12-Note Lizzie, the Horror Queen:
Elisabeth Lutyens’ British Horror Legacy
words by Steve Kilpatrick
If you have seen Amicus’ Dr. Terror’s House of Horrors (1965), The Skull (1965) and The Psychopath (1966), Hammer’s Paranoiac (1963) or Pennea’s Theatre of Death (1967), you can’t help but have noticed the wonderful, yet disturbing music.
It was composed by Elisabeth Lutyens (1906-1983), an avant-garde pioneer who was, until recently, unfairly forgotten, despite scoring a number of cult classics. She also created soundtracks for great – and not-so-great – British science fiction, like The Earth Dies Screaming, Spaceflight IC-1 and the oddball Charles Hawtrey alien abduction vehicle The Terrornauts.
In recent years, Lutyens, and the role she played in pioneering the avant-garde in the United Kingdom, has undergone something of a reappraisal. She was an early adopter of Serial Music, a technique developed in the 1920s that involved using all twelve notes of the western chromatic scale to produce new tonalities and textures. It was this technique which earned her one of her famous nicknames “Twelve-Note Lizzie”, and yet also made her concert music a little unpalatable for the stodgily conservative British audiences of the time. However, although Elisabeth Lutyens’ concert music is now beginning to receive the acclamation it deserves, her film music still seems to be largely ignored.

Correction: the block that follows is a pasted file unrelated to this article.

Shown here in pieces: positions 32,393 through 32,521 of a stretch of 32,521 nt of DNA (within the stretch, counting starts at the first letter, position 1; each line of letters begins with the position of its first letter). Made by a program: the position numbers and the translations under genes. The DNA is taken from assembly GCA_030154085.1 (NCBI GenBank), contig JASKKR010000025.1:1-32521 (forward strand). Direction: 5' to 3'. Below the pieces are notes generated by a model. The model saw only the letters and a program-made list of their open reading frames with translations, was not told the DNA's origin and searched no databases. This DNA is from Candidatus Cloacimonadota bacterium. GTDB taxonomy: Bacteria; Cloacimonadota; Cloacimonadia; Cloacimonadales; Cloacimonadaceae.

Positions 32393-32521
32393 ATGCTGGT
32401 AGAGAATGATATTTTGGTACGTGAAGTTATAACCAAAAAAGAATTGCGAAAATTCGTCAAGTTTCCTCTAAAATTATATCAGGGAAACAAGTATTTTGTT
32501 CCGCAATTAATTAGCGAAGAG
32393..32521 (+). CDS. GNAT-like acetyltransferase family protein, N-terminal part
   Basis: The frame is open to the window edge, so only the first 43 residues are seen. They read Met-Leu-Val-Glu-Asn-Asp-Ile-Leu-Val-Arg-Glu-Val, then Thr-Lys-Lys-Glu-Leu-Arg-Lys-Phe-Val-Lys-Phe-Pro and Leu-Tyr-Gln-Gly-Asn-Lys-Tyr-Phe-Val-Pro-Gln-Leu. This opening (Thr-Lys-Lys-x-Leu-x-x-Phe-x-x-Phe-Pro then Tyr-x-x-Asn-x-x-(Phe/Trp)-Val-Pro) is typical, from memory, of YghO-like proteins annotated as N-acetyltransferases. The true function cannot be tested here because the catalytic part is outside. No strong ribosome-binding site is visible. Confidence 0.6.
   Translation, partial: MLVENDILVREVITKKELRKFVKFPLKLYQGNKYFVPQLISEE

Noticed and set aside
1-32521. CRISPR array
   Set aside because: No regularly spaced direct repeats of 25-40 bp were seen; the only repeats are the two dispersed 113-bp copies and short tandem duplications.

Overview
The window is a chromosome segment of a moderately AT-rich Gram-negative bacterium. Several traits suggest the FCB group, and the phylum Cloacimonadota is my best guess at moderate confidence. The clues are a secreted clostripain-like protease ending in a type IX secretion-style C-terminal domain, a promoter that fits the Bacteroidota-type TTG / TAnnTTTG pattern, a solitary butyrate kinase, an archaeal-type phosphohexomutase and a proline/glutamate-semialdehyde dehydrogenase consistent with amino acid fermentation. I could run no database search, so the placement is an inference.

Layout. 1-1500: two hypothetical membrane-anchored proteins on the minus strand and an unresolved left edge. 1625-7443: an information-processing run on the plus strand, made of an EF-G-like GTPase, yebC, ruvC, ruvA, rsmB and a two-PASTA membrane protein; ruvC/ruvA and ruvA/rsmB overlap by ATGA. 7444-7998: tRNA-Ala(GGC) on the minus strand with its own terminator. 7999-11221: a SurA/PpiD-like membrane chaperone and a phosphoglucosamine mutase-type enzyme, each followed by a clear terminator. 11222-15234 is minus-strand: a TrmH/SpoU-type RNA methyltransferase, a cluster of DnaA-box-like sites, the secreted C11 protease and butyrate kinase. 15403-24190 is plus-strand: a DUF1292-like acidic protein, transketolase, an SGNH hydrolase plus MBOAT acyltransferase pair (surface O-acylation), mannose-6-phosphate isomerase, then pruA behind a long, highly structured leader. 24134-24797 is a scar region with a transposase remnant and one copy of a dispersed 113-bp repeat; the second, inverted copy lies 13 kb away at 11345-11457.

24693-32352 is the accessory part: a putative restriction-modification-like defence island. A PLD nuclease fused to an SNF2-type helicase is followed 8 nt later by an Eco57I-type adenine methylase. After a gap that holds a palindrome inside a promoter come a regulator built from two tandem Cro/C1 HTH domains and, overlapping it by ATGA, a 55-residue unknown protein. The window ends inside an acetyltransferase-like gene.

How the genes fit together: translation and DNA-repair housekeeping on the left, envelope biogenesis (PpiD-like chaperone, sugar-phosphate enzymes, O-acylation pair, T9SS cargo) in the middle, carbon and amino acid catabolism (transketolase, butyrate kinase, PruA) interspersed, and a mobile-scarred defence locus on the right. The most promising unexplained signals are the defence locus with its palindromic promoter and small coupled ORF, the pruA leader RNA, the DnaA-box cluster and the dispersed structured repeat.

Although Lutyens’s avant-garde techniques may have pushed the boundaries of decency for many an English concert goer, it was the very nature of this language that allowed her to pull the rug out from beneath the cinema audience and plunge them into an unsettled sea of disquiet. This made her the perfect choice to soundtrack the new horror films of the 1960s that were set in contemporary Britain, as opposed to the period films with exotic locations of the earlier generation of Hammer films. Indeed, it appears that Lutyens was perfectly happy to lean into her other nickname of “Horror Queen”.
A characteristic we see in a number of Lutyens scored movies is that music tends to be used quite sparsely and is reserved only for the most dramatic or disturbing scenes. The more emotionally positive or stable scenes are frequently left only with sound effects or diegetic music (music that exists within the world of the film).